6. If you go to http://www.techspot.com/news/51316-adobe-offering-creative-suite-2-for-free-but-they-didnt-mean-to.html you may still be able to get CS2 suite for free from Adobe (if the installer and serials are still available there that is).

    • Piflik says:

      I just downloaded it yesterday, since I needed a quick PS. It is still available, and it still says you need a valid license to be allowed to use these serials, but I don’t think they have anything against you downloading and using it.
      The theory that they don’t really object to piracy, is actually true. Same with Autodesk. As soon as artists earn money with these products, they buy them. And until then they use them. When it comes to decide which program to buy, there is really no other choice than the one you’re used to.

      • *nod* and Adobe Audition is pretty damn good, best multitrack audio editor I’ve used so far. I used to use v1.5 way back, I never liked v2 (it also kept changing system settings, turning GUI animations on etc when I had them off).
        v3.0 is pretty good, despite being 7 years old now. and works find with Windows 7 as well which is nice.

        If I recall correctly you can get these from that download URL:
        Adobe Creative Suite CS2 (Standard)
        Acrobat 3D 1.0 (Windows)
        Acrobat 7.0 Standard
        Acrobat Pro 8.0
        Audition 3.0
        GoLive CS2
        Illustrator CS2
        InCopy CS2
        InDesign CS2
        Photoshop CS2
        Photoshop Elements 4.0/5.0
        Adobe Premiere Pro 2.0

        A note on Audition 3.0 though. Make sure you patch it, the is a um v3.0.1 patch, and there is also a manual fix needed on top of that (it fixes a particular issue so may not be needed by all).

        As to why they still provide the download with serials.
        My guess is that this way they get some statistics, and the turnaround of people that end up buying a newer version or upgrading is high enough to justify it.
        I suspect poor folks and struggling artists or students or cheapskates are the most likely ones.
        And as you said, once they can afford it they probably upgrade to the latest of something they are familiar with.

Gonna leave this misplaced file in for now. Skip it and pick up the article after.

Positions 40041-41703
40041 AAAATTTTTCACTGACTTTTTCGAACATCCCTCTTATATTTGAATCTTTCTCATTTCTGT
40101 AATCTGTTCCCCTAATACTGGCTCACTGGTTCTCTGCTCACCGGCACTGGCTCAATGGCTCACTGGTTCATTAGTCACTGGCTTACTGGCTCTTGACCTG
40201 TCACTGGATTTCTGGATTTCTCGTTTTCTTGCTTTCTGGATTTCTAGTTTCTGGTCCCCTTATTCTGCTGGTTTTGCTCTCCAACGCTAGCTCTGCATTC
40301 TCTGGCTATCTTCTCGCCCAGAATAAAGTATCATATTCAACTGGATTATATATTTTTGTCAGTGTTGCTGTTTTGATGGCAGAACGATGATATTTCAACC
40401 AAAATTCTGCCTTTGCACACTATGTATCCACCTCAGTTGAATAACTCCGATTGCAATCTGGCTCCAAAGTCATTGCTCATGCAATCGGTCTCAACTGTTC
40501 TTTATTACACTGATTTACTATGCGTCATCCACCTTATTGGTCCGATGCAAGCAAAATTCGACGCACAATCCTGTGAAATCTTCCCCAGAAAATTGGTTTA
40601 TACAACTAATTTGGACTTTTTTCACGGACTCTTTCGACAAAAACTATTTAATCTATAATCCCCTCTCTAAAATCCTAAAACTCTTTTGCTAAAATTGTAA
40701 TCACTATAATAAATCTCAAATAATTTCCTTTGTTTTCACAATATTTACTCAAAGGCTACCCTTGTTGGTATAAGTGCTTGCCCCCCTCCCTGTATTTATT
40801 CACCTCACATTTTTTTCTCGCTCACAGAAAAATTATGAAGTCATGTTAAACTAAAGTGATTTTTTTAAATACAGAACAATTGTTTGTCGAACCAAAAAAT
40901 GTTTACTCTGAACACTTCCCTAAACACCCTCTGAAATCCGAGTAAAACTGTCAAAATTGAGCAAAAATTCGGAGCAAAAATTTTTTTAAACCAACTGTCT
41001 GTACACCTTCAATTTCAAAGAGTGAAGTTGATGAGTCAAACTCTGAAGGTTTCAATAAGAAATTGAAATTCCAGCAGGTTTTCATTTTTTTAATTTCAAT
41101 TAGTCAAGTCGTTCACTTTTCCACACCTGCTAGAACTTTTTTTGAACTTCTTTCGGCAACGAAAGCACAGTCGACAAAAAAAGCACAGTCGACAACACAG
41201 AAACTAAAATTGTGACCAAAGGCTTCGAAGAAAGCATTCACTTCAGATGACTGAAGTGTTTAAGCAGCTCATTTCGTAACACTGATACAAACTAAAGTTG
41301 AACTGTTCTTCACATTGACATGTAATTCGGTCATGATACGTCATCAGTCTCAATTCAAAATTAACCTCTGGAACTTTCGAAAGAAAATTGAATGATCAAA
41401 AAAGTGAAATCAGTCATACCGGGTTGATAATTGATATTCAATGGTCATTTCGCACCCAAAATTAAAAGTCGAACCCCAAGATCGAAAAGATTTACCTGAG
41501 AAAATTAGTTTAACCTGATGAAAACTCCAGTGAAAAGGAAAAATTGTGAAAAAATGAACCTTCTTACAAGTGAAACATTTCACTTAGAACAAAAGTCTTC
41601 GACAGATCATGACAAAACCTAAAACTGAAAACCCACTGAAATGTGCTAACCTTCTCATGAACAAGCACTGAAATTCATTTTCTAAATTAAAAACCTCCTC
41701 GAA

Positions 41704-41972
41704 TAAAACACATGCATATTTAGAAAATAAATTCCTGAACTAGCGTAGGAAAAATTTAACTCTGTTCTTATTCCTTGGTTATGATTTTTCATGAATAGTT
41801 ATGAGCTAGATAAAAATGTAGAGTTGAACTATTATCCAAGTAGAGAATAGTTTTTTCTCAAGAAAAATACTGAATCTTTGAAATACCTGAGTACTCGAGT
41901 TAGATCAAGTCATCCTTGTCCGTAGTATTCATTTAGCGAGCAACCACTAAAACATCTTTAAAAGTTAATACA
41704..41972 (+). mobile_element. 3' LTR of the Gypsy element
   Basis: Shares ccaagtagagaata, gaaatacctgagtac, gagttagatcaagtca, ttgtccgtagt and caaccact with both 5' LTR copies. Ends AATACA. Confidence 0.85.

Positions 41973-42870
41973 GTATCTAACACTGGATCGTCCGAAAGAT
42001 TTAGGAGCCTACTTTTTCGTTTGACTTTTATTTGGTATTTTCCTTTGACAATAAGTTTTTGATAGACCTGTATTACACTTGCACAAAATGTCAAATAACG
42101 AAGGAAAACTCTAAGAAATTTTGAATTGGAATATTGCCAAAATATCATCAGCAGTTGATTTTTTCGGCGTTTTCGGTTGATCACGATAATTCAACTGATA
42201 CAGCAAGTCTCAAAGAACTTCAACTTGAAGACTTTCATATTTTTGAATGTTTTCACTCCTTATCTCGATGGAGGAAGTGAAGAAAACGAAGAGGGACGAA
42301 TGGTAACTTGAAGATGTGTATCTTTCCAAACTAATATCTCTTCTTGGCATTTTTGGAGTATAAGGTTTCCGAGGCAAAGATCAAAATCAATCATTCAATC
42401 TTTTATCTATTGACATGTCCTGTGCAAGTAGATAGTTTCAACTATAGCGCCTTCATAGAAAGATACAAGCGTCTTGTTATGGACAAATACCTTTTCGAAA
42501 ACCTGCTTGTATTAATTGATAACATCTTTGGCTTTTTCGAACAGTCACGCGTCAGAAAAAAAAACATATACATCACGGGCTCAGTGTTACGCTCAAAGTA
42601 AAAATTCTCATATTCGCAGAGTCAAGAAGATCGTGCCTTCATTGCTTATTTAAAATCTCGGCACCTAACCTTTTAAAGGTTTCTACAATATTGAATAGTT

I wish more companies did this. It’s an awesome way to promote your stuff by letting a older version act as almost a full functioning demo of your later stuff.
        Another benefit is there is no risk of viruses (unless the Adobe site get hacked).

        I’m not sure of the exact reason but them providing this with serial is maybe part of a software sunset strategy as their DRM systems has been shutdown or changed. Just me speculating though. *shrug*

        • Cuthalion says:

          “I’m not sure of the exact reason but them providing this with serial is maybe part of a software sunset strategy as their DRM systems has been shutdown or changed. Just me speculating though. *shrug*”

          I’m pretty sure it was exactly that. I remember that being the reasoning at the time: the activation servers were taken down or something, so they put them on the site for legacy users. Apparently they have the ethics (or their business customers have the legal money) to actually realize they can’t just decide to let a thing you bought from them stop working because of them.

          I think my brother snagged this, or in a similar incident where they made CS3 or something super cheap by accident and decided not to try and retract everyone’s cheap licenses.

  7. Tizzy says:

    I feel a terrible sense of deja-vu (deja-entendu?) about the Nintendo story. Am I imagining things, or did they try to pull something similar about a year ago?

  8. Sabrdance (MatthewH) says: